Memorandum by the Secretary of State to the Secretary of the Navy (Forrestal)

The American Ambassador to China has reported to me in regard to two matters which arose during Admiral Cooke’s recent visit to Nanking.

Admiral Cooke is considering an increase in the number of Marines at Tsingtao from the present strength of 1,900 to a minimum of 4,300 and a maximum of 4,800.
Admiral Cooke expressed the view that he could now “turn the spotlight on the U. S. naval training project,” because the previous objection to publicity based on the possible effect on mediation negotiations was now removed by the cessation of the mediation effort. He expressed a desire to have the Generalissimo inspect the training center at Tsingtao and to make the Chinese aware through publicity that a Chinese navy is being created. He wished to do this in order to raise the morale of the Chinese cadets.

In the absence of evidence of compelling military necessity for increasing the strength of the Marines at Tsingtao, I cannot see that any useful purpose would be served by such a move. I believe that our political policy in China would be embarrassed rather than furthered by such action, and am quite certain that the psychological effect on the Chinese would be bad. Furthermore, the American public has been led to believe that, with the exception of a small detachment at Tsingtao, we are withdrawing our Marines from China. I feel that any substantial increase in the Marine strength at Tsingtao would be ill received by a large section of the American public. But what is more important, I do not see that any useful purpose would be served by the increase of the Marine garrison strength at Tsingtao.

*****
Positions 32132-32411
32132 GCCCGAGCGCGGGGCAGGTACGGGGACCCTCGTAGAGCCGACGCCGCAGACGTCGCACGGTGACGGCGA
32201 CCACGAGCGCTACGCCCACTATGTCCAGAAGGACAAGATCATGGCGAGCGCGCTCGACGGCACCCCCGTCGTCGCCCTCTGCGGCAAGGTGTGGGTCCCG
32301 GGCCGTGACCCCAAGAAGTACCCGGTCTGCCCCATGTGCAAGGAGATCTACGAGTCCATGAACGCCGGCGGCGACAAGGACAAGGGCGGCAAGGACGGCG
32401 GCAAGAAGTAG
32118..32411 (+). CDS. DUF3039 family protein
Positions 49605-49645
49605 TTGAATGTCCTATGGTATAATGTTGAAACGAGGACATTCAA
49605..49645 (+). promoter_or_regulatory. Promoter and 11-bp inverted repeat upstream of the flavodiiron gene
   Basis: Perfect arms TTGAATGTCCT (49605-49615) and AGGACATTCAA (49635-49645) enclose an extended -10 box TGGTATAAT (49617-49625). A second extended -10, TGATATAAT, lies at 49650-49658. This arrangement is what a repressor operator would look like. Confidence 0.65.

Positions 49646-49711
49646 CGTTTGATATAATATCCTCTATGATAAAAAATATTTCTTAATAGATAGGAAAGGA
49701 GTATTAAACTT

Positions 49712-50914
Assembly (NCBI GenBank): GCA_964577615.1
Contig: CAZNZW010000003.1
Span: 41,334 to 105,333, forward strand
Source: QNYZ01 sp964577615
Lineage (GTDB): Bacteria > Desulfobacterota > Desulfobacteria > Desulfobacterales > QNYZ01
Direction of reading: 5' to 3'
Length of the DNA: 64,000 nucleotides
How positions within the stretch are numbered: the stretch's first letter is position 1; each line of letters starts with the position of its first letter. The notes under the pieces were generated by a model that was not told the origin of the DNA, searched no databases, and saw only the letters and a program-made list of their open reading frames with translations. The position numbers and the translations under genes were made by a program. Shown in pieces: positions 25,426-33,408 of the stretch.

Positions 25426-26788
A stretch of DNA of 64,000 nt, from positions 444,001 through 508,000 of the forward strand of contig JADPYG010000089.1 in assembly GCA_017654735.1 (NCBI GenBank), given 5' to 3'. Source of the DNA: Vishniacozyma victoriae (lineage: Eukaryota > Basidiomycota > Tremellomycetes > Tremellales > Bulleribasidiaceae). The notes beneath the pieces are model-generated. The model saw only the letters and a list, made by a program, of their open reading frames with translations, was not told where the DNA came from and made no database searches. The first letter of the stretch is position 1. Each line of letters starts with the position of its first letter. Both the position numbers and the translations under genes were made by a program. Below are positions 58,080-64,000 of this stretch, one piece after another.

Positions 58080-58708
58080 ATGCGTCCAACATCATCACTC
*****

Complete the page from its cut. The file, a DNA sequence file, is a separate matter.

[Page 946]

With regard to publicity for the Naval Advisory Group, it appears to be an inopportune time to launch such a program. The Naval Advisory Group is in Tsingtao, is functioning in accordance with its program, and is not, in so far as I can see, handicapped by the absence of publicity. I confess myself at a loss to understand what good it would do to “turn the spotlight” on the project. On the other hand, I can readily anticipate probable adverse reaction. It would supply those extensive elements in China and America which have been critical of our maintenance of military forces in China with ammunition for attack without any compensatory advantage. Sound public relations policy in this matter would seem to be that, while answering questions of fact precisely and clearly, we should avoid publicity in so far as possible and certainly not seek it.

I hope that you can agree with the views expressed above and will direct that orders be sent to Admiral Cooke to drop both the projects he has in mind. At some convenient time I should welcome an opportunity to discuss with you the matter of Marine strength at Tsingtao in its relation to the Naval Advisory Group and to our policy toward China. I am taking this to you direct rather than through a meeting of the three Secretaries.

G. C. Marshall